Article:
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Variant discovery in targeted resequencing using whole genome amplified DNA.

Indap AR, Cole R, Runge CL, Marth GT, Olivier M - BMC Genomics (2013)

Bottom Line: Next generation sequencing and advances in genomic enrichment technologies have enabled the discovery of the full spectrum of variants from common to rare alleles in the human population.The application of such technologies can be limited by the amount of DNA available.Whole genome amplification (WGA) can overcome such limitations.

View Article: PubMed Central - HTML - PubMed

Affiliation: Department of Biology, Boston College, Chestnut Hill, MA, USA. indapa@gmail.com

ABSTRACT

Background: Next generation sequencing and advances in genomic enrichment technologies have enabled the discovery of the full spectrum of variants from common to rare alleles in the human population. The application of such technologies can be limited by the amount of DNA available. Whole genome amplification (WGA) can overcome such limitations. Here we investigate applicability of using WGA by comparing SNP and INDEL variant calls from a single genomic/WGA sample pair from two capture separate experiments: a 50 Mbp whole exome capture and a custom capture array of 4 Mbp region on chr12.

Results: Our results comparing variant calls derived from genomic and WGA DNA show that the majority of variant SNP and INDEL calls are common to both callsets, both at the site and genotype level and suggest that allele bias plays a minimal role when using WGA DNA in re-sequencing studies.

Conclusions: Although the results of this study are based on a limited sample size, they suggest that using WGA DNA allows the discovery of the vast majority of variants, and achieves high concordance metrics, when comparing to genomic DNA calls.

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Related in: MedlinePlus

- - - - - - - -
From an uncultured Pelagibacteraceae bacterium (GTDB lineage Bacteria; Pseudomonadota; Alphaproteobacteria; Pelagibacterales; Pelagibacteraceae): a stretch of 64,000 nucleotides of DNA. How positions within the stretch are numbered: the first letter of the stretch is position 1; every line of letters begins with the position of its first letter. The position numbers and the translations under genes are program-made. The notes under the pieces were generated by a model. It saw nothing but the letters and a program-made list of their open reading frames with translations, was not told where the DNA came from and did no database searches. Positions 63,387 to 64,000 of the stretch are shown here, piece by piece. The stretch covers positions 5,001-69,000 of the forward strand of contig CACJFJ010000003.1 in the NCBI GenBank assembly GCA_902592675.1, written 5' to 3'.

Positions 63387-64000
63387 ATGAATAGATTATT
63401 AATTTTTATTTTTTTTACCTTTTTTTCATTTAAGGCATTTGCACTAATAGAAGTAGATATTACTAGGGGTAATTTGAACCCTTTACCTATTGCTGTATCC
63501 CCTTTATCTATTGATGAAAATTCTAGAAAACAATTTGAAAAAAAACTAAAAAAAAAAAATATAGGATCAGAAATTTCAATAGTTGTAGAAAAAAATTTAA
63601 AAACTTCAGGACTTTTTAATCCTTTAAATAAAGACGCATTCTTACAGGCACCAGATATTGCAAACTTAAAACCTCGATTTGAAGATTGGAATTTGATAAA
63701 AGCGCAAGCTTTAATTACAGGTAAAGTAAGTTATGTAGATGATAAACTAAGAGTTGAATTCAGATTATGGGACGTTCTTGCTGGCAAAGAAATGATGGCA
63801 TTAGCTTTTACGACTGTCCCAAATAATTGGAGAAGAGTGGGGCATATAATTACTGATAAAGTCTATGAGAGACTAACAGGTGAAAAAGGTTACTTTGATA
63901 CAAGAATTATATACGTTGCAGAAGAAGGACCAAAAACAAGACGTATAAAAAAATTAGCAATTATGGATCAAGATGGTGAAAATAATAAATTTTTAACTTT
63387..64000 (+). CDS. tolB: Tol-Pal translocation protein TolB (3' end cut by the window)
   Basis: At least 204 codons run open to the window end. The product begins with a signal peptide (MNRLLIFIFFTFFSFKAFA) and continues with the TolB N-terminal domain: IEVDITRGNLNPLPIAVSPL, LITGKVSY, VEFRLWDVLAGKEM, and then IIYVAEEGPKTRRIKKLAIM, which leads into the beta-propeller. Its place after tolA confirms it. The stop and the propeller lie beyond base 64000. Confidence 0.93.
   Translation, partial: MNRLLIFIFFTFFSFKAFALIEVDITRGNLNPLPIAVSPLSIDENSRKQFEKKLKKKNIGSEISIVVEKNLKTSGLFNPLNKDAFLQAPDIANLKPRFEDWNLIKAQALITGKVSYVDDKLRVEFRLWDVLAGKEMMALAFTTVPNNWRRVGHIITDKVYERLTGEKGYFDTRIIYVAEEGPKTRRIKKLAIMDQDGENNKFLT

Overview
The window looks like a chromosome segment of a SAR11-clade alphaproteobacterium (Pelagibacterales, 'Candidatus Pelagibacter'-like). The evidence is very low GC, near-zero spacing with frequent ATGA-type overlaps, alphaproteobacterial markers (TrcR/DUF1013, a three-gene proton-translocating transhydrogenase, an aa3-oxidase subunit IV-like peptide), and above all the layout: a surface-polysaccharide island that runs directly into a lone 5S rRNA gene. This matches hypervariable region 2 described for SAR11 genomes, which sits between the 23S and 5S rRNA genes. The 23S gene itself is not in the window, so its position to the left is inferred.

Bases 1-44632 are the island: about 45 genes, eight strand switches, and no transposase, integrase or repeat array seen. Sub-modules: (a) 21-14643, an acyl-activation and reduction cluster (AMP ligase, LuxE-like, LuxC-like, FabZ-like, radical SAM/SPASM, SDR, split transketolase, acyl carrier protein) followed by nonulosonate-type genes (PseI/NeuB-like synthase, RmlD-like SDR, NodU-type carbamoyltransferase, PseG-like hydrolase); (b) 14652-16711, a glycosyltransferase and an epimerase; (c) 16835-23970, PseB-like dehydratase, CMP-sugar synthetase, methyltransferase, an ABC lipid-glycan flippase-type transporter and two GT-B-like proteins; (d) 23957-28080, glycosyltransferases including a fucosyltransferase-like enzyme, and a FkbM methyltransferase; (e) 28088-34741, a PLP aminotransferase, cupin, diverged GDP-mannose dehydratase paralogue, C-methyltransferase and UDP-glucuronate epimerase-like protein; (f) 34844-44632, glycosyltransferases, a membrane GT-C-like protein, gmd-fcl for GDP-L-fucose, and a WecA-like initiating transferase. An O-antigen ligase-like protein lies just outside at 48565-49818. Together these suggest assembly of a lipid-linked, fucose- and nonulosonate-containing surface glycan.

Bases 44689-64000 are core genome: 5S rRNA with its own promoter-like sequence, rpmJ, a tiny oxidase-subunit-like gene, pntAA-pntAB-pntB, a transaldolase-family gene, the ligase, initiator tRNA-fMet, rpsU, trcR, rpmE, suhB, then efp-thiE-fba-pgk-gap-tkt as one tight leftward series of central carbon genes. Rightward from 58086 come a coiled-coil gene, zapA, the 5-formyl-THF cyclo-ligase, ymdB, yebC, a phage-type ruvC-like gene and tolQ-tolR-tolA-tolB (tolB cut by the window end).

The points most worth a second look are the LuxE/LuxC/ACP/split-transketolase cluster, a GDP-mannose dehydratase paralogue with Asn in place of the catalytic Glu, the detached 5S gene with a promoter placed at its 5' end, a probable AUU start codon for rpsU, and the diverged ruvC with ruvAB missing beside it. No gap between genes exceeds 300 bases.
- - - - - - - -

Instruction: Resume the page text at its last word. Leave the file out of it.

Number of variants discovered in downsampled and subsetted WGA BAMs. Median number of SNPs and INDELs called from 100 bootstrap subsampled BAM files from whole-exome and chr12 capture experiments for WGA DNA samples. Plot also includes number of variants discovered in the WGA subsetted BAM that matched the starting read count of the genomic sample.
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Figure 3: Number of variants discovered in downsampled and subsetted WGA BAMs. Median number of SNPs and INDELs called from 100 bootstrap subsampled BAM files from whole-exome and chr12 capture experiments for WGA DNA samples. Plot also includes number of variants discovered in the WGA subsetted BAM that matched the starting read count of the genomic sample.

Mentions: Figure 3 shows the median number of variants discovered as a function of average target coverage for SNPs and INDELs, for each capture experiment. The randomly chosen subset of WGA reads to match the number of PF reads in the genomic sequencing experiment is shown as genomic.matched on the x-axis, and sorted in ascending order of target coverage. As expected, downsampling BAMs reduces the number of called variants, with the original WGA BAM having the largest number of called variants. The datapoint that most closely matches the target coverage of the non-WGA sample is 80x for the whole-exome plot. The median number of SNPs and INDELs found (29350 and 2174) closely match the numbers of variants found the in genomic derived variant calls listed in Table 1. The datapoint that most closely matches the target coverage non-WGA sample is 200x for the chr12 plot. The median number of SNPs and INDELs found (4615,483), again closely match what was found in the genomic derived calls listed in Table 1.